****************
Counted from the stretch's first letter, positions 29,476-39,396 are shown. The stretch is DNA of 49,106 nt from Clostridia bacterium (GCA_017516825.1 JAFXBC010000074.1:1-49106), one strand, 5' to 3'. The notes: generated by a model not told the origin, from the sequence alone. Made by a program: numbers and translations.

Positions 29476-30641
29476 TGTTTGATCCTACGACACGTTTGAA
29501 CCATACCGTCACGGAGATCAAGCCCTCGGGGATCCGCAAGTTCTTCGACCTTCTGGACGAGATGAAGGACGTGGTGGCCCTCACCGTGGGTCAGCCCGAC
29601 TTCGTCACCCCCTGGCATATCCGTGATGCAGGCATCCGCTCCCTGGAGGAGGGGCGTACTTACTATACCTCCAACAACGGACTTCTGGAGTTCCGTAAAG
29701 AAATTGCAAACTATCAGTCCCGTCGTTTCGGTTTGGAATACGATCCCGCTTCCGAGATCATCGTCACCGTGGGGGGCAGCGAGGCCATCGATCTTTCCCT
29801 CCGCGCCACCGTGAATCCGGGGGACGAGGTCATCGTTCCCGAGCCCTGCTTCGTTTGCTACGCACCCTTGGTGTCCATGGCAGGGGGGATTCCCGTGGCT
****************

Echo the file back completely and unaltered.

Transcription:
Counted from the stretch's first letter, positions 29,476-39,396 are shown. The stretch is DNA of 49,106 nt from Clostridia bacterium (GCA_017516825.1 JAFXBC010000074.1:1-49106), one strand, 5' to 3'. The notes: generated by a model not told the origin, from the sequence alone. Made by a program: numbers and translations.

Positions 29476-30641
29476 TGTTTGATCCTACGACACGTTTGAA
29501 CCATACCGTCACGGAGATCAAGCCCTCGGGGATCCGCAAGTTCTTCGACCTTCTGGACGAGATGAAGGACGTGGTGGCCCTCACCGTGGGTCAGCCCGAC
29601 TTCGTCACCCCCTGGCATATCCGTGATGCAGGCATCCGCTCCCTGGAGGAGGGGCGTACTTACTATACCTCCAACAACGGACTTCTGGAGTTCCGTAAAG
29701 AAATTGCAAACTATCAGTCCCGTCGTTTCGGTTTGGAATACGATCCCGCTTCCGAGATCATCGTCACCGTGGGGGGCAGCGAGGCCATCGATCTTTCCCT
29801 CCGCGCCACCGTGAATCCGGGGGACGAGGTCATCGTTCCCGAGCCCTGCTTCGTTTGCTACGCACCCTTGGTGTCCATGGCAGGGGGGATTCCCGTGGCT